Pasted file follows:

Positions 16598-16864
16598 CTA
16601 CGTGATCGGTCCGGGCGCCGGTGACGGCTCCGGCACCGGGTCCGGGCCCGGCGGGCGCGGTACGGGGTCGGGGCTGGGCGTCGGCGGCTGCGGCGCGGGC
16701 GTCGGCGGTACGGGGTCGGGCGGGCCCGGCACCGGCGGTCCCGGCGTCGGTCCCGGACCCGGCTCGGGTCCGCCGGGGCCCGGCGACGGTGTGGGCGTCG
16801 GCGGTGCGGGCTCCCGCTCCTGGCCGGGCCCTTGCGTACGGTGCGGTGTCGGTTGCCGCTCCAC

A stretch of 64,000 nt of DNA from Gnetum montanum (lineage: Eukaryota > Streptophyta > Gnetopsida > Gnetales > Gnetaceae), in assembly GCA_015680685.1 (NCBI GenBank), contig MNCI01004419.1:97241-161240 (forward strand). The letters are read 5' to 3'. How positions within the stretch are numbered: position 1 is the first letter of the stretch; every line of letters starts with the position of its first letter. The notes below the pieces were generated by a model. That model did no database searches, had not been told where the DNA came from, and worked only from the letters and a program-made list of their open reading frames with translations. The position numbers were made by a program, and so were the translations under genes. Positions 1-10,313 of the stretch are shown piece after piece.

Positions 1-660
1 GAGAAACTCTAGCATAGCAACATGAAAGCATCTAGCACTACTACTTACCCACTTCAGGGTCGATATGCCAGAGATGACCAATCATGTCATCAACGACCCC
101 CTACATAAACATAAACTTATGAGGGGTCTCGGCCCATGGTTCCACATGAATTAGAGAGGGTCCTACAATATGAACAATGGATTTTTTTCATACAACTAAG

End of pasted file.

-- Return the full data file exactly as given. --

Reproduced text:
Positions 16598-16864
16598 CTA
16601 CGTGATCGGTCCGGGCGCCGGTGACGGCTCCGGCACCGGGTCCGGGCCCGGCGGGCGCGGTACGGGGTCGGGGCTGGGCGTCGGCGGCTGCGGCGCGGGC
16701 GTCGGCGGTACGGGGTCGGGCGGGCCCGGCACCGGCGGTCCCGGCGTCGGTCCCGGACCCGGCTCGGGTCCGCCGGGGCCCGGCGACGGTGTGGGCGTCG
16801 GCGGTGCGGGCTCCCGCTCCTGGCCGGGCCCTTGCGTACGGTGCGGTGTCGGTTGCCGCTCCAC

A stretch of 64,000 nt of DNA from Gnetum montanum (lineage: Eukaryota > Streptophyta > Gnetopsida > Gnetales > Gnetaceae), in assembly GCA_015680685.1 (NCBI GenBank), contig MNCI01004419.1:97241-161240 (forward strand). The letters are read 5' to 3'. How positions within the stretch are numbered: position 1 is the first letter of the stretch; every line of letters starts with the position of its first letter. The notes below the pieces were generated by a model. That model did no database searches, had not been told where the DNA came from, and worked only from the letters and a program-made list of their open reading frames with translations. The position numbers were made by a program, and so were the translations under genes. Positions 1-10,313 of the stretch are shown piece after piece.

Positions 1-660
1 GAGAAACTCTAGCATAGCAACATGAAAGCATCTAGCACTACTACTTACCCACTTCAGGGTCGATATGCCAGAGATGACCAATCATGTCATCAACGACCCC
101 CTACATAAACATAAACTTATGAGGGGTCTCGGCCCATGGTTCCACATGAATTAGAGAGGGTCCTACAATATGAACAATGGATTTTTTTCATACAACTAAG